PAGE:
Rural Treasures East of Gilroy

My last ride during my stayventures. This one was on June 10th. Time for me to start blogging about new adventures. Fortunately I’m healed up enough to go hiking again (carefully!) and should be cleared to ride outside in a couple of weeks (carefully!).

Today I rode out New avenue which hugs the eastern foothills past San Martin and on to Gilroy. Turning left on Roop road, I headed up to the hills, eventually proceeding out Gilroy Hot Springs road. Roop road leads to two southern entrances of “Coyote Lake Harvey Bear Ranch County Park“, the Mendoza ranch entrance which leads to nice hiking, and the Coyote Lake entrance, which leads to the lake for boating and to the campgrounds, and to more hiking. Gilroy Hot Springs road leads to the Hunting Hollow entrance to Henry Coe state park, the second largest state park in California at 87000 acres (136 square miles, or 35000 hectares). It also leads to Gilroy Yamato Hot Springs itself, which has an interesting history as a resort for the elite from San Francisco in bygone days (including prohibition), and is still open for special events.

One of multiple ranches off Roop Road:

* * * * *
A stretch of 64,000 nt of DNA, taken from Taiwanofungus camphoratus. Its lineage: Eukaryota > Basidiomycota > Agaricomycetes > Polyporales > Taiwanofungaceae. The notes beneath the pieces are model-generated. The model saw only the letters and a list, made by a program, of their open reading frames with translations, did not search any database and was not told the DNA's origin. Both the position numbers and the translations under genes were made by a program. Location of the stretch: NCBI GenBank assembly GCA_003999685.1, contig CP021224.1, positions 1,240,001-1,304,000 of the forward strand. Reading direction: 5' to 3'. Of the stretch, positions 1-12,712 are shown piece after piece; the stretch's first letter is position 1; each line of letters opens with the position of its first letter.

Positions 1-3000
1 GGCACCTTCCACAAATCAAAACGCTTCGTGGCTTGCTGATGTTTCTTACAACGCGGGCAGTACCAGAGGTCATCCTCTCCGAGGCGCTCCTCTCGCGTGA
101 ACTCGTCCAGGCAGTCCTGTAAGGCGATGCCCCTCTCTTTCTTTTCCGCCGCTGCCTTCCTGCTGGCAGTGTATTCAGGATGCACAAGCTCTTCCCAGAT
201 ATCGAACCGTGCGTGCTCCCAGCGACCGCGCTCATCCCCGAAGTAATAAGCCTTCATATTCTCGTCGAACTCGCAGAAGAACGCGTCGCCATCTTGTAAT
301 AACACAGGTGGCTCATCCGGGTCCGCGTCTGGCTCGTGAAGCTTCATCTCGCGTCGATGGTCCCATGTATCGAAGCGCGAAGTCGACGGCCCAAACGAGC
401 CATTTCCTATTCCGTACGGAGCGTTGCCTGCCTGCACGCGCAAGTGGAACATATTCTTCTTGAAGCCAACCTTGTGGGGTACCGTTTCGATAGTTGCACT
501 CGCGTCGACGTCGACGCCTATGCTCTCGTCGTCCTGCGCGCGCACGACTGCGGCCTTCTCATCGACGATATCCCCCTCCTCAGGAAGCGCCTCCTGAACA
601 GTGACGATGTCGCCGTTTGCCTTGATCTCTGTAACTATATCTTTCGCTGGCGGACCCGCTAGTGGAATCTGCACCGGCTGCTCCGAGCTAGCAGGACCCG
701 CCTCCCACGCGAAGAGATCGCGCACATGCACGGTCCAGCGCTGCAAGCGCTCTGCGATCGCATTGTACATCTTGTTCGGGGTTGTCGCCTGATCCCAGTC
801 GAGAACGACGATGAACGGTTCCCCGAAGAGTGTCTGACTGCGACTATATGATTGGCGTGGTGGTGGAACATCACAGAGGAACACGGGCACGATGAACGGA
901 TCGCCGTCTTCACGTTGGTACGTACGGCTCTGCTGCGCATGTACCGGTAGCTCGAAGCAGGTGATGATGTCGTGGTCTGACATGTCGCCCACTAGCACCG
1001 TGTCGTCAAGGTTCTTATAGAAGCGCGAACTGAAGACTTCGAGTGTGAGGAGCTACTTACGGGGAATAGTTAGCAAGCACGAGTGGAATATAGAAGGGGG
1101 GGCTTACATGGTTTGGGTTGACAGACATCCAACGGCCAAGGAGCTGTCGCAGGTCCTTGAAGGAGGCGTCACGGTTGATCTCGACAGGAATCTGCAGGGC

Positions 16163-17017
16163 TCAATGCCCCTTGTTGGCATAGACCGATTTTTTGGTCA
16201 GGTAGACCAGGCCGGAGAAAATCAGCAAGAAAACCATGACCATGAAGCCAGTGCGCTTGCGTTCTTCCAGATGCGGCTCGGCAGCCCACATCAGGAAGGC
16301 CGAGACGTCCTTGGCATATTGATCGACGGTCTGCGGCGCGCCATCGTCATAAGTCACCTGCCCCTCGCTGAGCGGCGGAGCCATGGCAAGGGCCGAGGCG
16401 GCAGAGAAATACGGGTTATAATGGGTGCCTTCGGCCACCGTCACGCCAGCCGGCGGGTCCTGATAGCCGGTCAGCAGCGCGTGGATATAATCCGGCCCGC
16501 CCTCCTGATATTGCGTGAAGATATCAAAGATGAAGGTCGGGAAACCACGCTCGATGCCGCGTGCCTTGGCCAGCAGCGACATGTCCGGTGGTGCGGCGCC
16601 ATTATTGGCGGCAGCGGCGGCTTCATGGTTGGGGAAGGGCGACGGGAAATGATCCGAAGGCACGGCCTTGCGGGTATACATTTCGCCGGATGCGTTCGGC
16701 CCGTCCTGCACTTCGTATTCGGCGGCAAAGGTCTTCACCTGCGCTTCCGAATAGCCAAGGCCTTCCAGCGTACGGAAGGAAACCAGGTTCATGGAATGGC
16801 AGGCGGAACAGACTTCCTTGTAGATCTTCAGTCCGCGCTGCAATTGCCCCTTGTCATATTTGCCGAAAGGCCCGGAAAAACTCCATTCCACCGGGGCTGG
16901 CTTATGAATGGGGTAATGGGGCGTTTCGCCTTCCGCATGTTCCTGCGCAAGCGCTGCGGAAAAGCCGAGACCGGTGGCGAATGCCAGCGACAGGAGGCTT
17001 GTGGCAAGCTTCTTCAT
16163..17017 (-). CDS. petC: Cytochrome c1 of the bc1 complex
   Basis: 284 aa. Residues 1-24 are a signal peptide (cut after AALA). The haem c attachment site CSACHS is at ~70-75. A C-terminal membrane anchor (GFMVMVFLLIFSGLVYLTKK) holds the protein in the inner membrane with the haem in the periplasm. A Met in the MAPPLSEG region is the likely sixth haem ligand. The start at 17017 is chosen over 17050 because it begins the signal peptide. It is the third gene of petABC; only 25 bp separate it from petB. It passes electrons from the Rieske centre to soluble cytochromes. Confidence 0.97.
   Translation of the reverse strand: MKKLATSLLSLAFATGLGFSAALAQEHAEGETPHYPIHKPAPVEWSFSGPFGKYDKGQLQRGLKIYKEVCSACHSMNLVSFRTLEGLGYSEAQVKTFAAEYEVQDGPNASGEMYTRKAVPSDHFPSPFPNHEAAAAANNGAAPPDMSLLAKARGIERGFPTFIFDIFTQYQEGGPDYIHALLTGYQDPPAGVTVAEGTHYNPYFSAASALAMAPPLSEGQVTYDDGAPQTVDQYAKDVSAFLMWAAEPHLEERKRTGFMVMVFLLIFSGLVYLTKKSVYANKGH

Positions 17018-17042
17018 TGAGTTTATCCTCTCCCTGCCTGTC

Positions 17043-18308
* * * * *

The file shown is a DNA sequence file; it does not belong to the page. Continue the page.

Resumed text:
Some of the scenery on Gilroy Hot Springs road:

The Hunting Hollow entrance to Henry Coe Park:

The start of many trails in the park:

It would take days to hike all the trails. But it was pretty hot out today (this is a better park to visit in spring or fall) so I decided to continue on biking because the self-generated breeze makes it cooler. More scenery in the Hunting Hollow area on my way out:

Some of the views from Gilroy Hot Springs road on the way back:

Now I’m back on Roop road. This is the Coyote Lake entrance to Harvey Bear County park:

Ok Smokey, I’ll be careful. Hope nobody throws cigarette butts out their windows today:

A little further up Roop, at the Mendoza ranch entrance to Harvey Bear:

This is the start of the Mendoza trail. I’ve described hiking in Harvey Bear previously but that was at the northern end. There is a lot of nice hiking at the southern end too. You could cover the whole park in one strenuous day:

The Mendoza trail goes around “Mummy mountain” shown here to the left, and there are nice trails up and over the mountain:

On the way home I took a side trip off Roop road on Estates road:

The road is aptly named. This is Gilroy horse country. Somebody’s new estate will be going in by the orange fencing on the right:

This was a nice 3 hour trip. I got back home by about 11:15, before it got a chance to heat up too much.

3 thoughts on “Rural Treasures East of Gilroy

  1. It used to be the home of the Gilroy Garlic Festival. I hope that didn’t change… Oh, the things one can do with garlic. Please forgive my ignorance, I’ve been an ex-pat for nearly twelve years and don’t keep up with everything.

    Liked by 1 person

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